Meanwhile, Donald Trump Jr.’s political adviser Andy Surabian said that there also are plans for Trump’s son to head to Texas to campaign for Cruz in early October.
And Cruz is also getting a boost from the deep-pocketed, anti-tax Washington-based Club for Growth.
Robert Pipkin, field director, told USA TODAY the conservative advocacy group was preparing a seven-figure buy to bloody Cruz’s opponent.
Pipkin said his group would be hammering the message that “Beto is a fraud because he doesn’t represent people the way he says he does.”
Early on, O’Rourke vowed not to accept money from PACs or corporate sources. He beat Cruz to the airwaves with montages of images shot by smartphone of him campaigning around Texas. He doesn't mention the incumbent.
But Mackowiak, the Texas GOP operative, said O'Rourke is unlikely to receive support from the national Democratic Senatorial Campaign Committee.
“He’s not going to get the rocket fuel from the DSCC he’s going to need down the stretch,” said Mackowiak, noting that Democrats are having to defend several vulnerable incumbents.
Indeed, Democrats are defending seats in 10 states won by Trump. Any DSCC money that might otherwise come to Texas is more likely to end up helping a candidate such as Sen. Joe Manchin of West Virginia, where Trump trounced Hillary Clinton in 2016 by 42 points.
Other states well ahead of Texas with flippable Republican Senate seats include Arizona, Nevada and Tennessee, insiders say. Privately, some Washington Democrats say, O’Rourke is raising plenty on his own and that their help would likely backfire in Texas – a state where being tied to national Democrats can be harmful.
O’Rourke has not hesitated to antagonize voters loyal to Trump, who two years ago won Texas by 9 percentage points. In a Facebook Live interview with the USA TODAY Network in early August, O’Rourke said the president’s reluctance to hold Russia accountable for interfering in the 2016 election is grounds to begin impeachment proceedings.
"To have the president of our country stand on a stage with Vladimir Putin and defend Putin instead of the American people and this democracy that has withstood attacks for 242 years and counting should be cause for concern," he said in the interview.
Cruz uses that statement to rally his base, warning that complacency by conservatives in November invites a Democratic takeover in January.
O’Rourke set the early pace in the race by turning his campaign into something of a nonstop road trip that had him and his small entourage driving to all 254 counties in the geographically largest state in the lower 48. The effort to introduce himself to millions of Texans outside of El Paso helped cause him to miss about 8 percent of the roll call votes on the House floor so far this year.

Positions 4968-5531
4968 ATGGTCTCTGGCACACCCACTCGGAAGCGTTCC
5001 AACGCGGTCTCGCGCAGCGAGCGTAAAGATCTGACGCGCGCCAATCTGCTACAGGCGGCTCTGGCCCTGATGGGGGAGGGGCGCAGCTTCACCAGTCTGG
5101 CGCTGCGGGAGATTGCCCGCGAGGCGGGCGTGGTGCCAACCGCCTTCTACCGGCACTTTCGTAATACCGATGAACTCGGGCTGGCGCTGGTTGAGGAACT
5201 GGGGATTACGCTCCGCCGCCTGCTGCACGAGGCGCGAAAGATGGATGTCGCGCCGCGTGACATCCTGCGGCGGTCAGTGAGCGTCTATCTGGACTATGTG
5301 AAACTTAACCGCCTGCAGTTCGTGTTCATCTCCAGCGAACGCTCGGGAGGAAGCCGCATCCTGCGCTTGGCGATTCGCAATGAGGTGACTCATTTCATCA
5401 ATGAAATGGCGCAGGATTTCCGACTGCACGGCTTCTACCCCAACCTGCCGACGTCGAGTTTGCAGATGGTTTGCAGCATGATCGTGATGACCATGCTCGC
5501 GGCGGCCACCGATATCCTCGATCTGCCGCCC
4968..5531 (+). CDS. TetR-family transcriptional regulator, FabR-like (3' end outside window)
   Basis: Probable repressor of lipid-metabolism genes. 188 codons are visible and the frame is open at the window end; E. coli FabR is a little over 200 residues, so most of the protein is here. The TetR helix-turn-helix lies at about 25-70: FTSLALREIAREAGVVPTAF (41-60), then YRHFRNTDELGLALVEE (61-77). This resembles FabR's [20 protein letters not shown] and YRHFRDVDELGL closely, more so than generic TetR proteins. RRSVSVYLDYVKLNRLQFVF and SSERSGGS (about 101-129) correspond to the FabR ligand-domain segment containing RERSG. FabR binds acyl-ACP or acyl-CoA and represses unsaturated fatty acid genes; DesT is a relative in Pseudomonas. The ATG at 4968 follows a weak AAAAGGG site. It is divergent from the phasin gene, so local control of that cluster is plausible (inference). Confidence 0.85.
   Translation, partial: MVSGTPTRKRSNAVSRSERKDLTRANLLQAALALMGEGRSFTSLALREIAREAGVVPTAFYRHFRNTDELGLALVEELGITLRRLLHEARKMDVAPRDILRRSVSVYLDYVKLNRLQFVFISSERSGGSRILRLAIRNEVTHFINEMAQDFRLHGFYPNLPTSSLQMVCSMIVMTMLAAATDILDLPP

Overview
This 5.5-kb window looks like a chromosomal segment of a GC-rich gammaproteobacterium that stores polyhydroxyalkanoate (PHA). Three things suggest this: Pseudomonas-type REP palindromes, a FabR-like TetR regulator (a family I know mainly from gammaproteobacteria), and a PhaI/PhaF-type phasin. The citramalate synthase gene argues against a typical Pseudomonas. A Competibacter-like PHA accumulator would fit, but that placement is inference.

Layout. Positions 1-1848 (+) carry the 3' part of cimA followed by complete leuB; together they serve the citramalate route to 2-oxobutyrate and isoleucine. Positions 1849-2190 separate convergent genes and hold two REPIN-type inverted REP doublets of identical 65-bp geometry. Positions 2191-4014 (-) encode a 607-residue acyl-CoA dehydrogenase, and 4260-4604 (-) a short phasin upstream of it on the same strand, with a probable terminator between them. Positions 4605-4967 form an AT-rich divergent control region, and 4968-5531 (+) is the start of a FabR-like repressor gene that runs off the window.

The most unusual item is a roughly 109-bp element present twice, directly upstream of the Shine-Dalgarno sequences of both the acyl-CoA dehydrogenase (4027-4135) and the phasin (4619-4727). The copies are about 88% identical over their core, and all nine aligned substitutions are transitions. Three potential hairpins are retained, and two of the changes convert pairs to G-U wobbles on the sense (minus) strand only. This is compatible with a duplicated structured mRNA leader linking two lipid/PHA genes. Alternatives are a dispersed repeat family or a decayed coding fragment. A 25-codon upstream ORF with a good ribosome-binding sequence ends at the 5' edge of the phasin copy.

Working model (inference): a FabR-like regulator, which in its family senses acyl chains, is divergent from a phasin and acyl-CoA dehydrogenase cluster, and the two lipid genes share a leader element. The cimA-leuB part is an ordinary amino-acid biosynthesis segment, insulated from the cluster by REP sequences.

The tightening of the race has also prompted Cruz, who is likely familiar to every voter in the state, to miss parts of the late-summer Senate session so he could spend more time campaigning. Previously, he had urged McConnell to cancel the planned August recess to get more work done in the Senate.
“We must not waste one minute of one day while we work to fulfill the promises we made to the American people,” Cruz said at the time.
At his recent appearance outside of Austin, and as he does at nearly every campaign event, Cruz hung round to shake hands and have a photo taken with everyone in the audience who asked. Then he took questions from reporters, many of which focused on the performance of President Trump in general, and on the ongoing developments associated with the Russian interference in the 2016 election.
"This is a polarizing time,” Cruz told the reporters. “President Trump is a unique president. And one of the consequences of a unique presidency is that the extreme left has gotten very angry, very energized. Many of them are filled with rage, and even hatred, for the president."
When it was pointed out that he and Trump spent much of the 2016 primary season in a political knife fight, Cruz smiled.
"My relationship with Donald Trump has had its ups and downs, to put it mildly," he said. But he quickly made it clear that his political fortunes are better served by focusing on the upside of that relationship.
"For the past year and a half,” he added, “my office has worked every week – sometimes every day – with the president and the White House. We're working together very, very closely."